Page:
Information about several sociodemographic variables were obtained from the students in the first phase of the study (own age, parent's age, gender, parent's marital status, number of brothers and sisters, mother's educational status, father's educational status, mother's employment status, father's employment status). Students were also asked to subjectively rate their academic performance in school on a 4-point scale (excellent, very good, good, fair) and their relationship with mother and father (excellent, very good, good, fair, bad). In addition we asked students to subjectively assess their family's financial condition by asking them whether their family was having any financial difficulties (measured on a 4-point scale: no, few, some, a lot).
All analyses were performed with STATA/SE 9.2 (StataCorp, College Station, Texas). To take into account the potential effect of clustering of our data (since adolescents were nested into 25 schools) we first carried out a two-level logistic model (level 1: individuals, level 2: schools) in Stata using the gllamm command . We also performed the models with the survey commands of Stata (svylogit) using school as the stratum. Results were very similar with both models and therefore in the paper we present the results using the survey commands because their use is more widespread in the literature. It should be noted that the effect of schools was negligible with an intraclass correlation coefficient close to zero (<0.08). In all analyses we have used probability weights to take into account the stratified random sampling procedure.
Adjusted population-attributable risk fractions (PAFs) and their 95% CIs were calculated from the final multivariable logistic regression model by using the aflogit procedure in Stata .
Description of the sample
Overall 5,614 students took part in phase 1 of the study (55% girls, 41% 10th grade, 28% 12th grade) while in phase 2 we interviewed 2,431 students (59% girls, 39% 10th grade, 29% 12th grade). A detailed table of the sociodemographic characteristics of the whole sample in both phases of the study is given in additional file 1 - Table A1. Due to the stratified sampling procedure there were more female than male students in the second phase.
Prevalence of Bullying/Victimisation and suicidal ideation
Prevalence of bullying-related behaviours in 2431 Greek adolescents 16-18 years old
«Bullied by others» - Victims
Not at all
Less frequent victimization (Less than weekly)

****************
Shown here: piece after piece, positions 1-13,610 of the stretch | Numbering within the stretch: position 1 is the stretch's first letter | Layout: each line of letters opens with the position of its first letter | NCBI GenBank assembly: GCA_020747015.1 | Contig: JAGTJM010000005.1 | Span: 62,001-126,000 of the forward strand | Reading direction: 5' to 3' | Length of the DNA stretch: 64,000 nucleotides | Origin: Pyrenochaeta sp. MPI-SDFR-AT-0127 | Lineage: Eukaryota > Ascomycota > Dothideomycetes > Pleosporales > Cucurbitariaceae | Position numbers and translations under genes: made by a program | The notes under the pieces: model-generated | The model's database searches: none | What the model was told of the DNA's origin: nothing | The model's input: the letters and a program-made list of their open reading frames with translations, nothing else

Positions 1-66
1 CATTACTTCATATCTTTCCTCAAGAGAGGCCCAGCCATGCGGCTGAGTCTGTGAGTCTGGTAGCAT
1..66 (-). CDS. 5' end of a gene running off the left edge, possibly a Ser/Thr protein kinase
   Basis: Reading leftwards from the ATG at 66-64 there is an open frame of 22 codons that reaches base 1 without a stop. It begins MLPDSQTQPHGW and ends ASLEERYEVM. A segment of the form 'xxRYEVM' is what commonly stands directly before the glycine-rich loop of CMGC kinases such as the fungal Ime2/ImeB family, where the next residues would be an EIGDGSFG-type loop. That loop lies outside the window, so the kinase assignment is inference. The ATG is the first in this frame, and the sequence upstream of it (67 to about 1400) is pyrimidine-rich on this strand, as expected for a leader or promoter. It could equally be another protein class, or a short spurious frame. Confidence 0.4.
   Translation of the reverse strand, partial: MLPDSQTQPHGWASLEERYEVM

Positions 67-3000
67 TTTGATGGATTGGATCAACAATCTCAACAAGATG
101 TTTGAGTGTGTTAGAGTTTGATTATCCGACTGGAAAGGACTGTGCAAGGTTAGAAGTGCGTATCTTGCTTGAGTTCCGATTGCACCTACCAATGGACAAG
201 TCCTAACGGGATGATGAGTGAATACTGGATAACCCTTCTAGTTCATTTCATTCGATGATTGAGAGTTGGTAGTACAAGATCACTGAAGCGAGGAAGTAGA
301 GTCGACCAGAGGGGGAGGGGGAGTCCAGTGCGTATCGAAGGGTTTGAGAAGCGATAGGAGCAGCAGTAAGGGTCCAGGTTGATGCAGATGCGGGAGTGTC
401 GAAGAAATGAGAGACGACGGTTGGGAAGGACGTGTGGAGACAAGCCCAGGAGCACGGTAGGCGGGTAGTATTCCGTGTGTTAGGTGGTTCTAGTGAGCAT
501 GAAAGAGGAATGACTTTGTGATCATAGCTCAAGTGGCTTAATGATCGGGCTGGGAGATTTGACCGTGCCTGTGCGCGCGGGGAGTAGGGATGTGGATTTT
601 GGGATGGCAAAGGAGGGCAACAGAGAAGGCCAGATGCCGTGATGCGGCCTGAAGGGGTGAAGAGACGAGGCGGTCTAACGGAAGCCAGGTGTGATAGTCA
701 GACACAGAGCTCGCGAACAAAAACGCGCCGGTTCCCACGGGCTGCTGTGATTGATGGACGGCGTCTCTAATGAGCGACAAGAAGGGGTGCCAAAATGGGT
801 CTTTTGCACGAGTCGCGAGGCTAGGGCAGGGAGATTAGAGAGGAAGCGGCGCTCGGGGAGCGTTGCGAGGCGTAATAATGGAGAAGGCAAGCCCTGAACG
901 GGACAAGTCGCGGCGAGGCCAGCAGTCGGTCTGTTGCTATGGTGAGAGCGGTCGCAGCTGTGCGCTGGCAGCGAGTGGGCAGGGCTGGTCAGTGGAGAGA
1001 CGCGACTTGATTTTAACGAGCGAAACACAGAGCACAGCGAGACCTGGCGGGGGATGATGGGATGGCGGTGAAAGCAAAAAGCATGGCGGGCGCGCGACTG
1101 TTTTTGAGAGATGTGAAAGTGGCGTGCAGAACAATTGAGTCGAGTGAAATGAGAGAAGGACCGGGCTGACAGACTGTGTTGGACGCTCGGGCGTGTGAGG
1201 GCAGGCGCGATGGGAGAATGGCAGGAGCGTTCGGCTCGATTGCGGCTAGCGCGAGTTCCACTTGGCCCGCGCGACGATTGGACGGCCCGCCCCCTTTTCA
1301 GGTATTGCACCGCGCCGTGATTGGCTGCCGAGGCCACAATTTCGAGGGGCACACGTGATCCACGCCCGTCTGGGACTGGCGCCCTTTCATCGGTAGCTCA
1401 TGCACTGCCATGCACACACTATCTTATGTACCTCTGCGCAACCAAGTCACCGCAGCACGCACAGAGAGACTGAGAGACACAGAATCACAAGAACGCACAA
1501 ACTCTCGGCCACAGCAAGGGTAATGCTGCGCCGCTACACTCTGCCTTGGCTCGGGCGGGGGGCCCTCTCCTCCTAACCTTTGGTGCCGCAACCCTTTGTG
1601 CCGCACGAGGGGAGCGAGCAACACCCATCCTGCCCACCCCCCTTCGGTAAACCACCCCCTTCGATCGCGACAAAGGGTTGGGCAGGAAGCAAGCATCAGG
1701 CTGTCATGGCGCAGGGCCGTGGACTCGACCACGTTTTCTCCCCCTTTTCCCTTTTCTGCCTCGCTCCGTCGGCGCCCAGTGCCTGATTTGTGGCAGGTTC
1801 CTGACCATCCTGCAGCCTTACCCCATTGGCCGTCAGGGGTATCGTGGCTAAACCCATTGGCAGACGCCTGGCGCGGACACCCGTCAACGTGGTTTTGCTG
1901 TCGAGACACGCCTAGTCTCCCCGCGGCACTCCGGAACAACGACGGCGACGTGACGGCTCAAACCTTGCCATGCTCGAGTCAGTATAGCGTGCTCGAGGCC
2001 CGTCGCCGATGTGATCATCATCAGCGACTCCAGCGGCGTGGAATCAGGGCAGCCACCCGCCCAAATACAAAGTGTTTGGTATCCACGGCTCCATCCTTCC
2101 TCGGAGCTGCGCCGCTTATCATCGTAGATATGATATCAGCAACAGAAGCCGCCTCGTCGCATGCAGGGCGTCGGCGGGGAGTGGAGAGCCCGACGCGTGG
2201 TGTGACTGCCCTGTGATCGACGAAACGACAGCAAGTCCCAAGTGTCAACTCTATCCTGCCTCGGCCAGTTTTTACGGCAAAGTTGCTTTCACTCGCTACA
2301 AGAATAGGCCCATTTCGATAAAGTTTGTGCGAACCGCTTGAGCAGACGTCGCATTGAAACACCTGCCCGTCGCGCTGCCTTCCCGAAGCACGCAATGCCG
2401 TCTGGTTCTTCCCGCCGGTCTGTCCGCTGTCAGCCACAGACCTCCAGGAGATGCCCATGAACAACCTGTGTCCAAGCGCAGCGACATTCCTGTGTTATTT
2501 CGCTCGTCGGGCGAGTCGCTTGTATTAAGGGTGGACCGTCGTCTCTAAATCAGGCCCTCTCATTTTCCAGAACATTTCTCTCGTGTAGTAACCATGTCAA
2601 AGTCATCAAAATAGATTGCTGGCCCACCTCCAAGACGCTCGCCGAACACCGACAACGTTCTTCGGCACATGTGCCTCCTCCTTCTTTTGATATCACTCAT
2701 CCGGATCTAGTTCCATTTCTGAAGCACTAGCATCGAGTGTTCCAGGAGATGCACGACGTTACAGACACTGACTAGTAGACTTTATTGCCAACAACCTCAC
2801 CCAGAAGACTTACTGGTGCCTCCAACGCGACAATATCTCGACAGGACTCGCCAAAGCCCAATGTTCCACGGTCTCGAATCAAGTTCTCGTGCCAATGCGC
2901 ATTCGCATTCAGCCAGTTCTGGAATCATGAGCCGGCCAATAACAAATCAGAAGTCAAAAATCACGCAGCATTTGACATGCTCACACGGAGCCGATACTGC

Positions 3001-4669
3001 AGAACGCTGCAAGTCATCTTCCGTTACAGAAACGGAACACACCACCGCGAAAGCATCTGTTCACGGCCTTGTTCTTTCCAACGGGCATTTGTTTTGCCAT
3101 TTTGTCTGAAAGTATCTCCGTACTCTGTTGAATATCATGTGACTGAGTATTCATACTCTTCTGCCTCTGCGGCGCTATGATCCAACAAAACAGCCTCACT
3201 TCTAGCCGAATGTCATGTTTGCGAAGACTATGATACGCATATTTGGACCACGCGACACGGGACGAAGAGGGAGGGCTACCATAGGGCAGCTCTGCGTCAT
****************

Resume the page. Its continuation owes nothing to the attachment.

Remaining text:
Frequent victimization (Weekly)
p** = 0.4103
«Bullying others» - Perpetrators
Not at all
Less frequent bullying others (Less than weekly)
Frequent bullying others (Weekly)
p** < 0.001
Prevalence of suicidal ideation by bullying behaviour and gender in 2,431 Greek adolescents 16-18 years old
"Bullied by others" - Victims
Yes, less frequent victimization
Yes, frequent victimization
"Bully others" - Perpetrators
Yes, less frequent bullying
Yes, frequent bullying
Logistic Regression analysis
Adjusted Odds Ratios of suicidal ideation for different frequencies of victimization and perpetration in a sample of 2431 Greek Adolescents aged 16-18 years old
Odds Ratios (95% CI) of reporting Suicidal ideation
adjusted for sex and age
Model 1 + socioeconomic and family factors*
Model 2 + psychiatric morbidity**
Model 3 + being simultaneously a bully† or victim‡
«Bullied by others» - Victims
Yes, all frequencies
3.72 (2.40 - 5.74)
3.43 (2.15 - 5.49)
2.03 (1.20 - 3.44)
1.94 (1.12 - 3.34)
Yes, less frequent victimization
2.55 (1.52 - 4.30)
2.38 (1.34 - 4.24)
1.42 (0.75 - 2.68)
1.34 (0.69 - 2.60)
Yes, frequent victimization
15.64 (7.33 - 33.35)
14.19 (6.58 - 30.59)
8.04 (3.14 - 20.62)
«Bully others» - Perpetrators
Yes, all frequencies
2.11 (1.18 - 3.20)
1.72 (1.03 - 2.87)
1.50 (0.89 - 2.54)
1.35 (0.77 - 2.35)
Yes, less frequent bullying
1.94 (1.18 - 3.20)
1.70 (0.98 - 2.94)
1.54 (0.88 - 2.72)
1.39 (0.77 - 2.53)
Yes, frequent bullying
3.40 (1.27 - 9.07)
1.87 (0.75 - 4.66)
1.33 (0.58 - 3.03)
Regarding the group of perpetrators ("bullying others"), an apparent association with suicidal ideation that was evident in the less complex models became non significant after adjustment for psychiatric morbidity. In the fully adjusted model, bullying others was not associated with suicidal ideation. A subgroup analysis by sex showed that this was true for both boys and girls.
In this cross-sectional study of late adolescents in Greece, a European country with low suicide rates, we found that victims of bullying behavior were more likely to express that "life was not worth living", an idea that is conceived to be part of the spectrum of suicidal ideation. This association was particularly strong for those who were bullied on a weekly basis and it was independent of the presence of psychiatric morbidity, assessed by means of a very detailed structured interview, and a wide range of other socioeconomic or family-related variables. In contrast, being a perpetrator ("bullying others") was not associated with this type of ideation after adjustment. These findings were similar in both boys and girls, although the population impact of victimization in the prevalence of suicidal ideation was potentially higher for boys.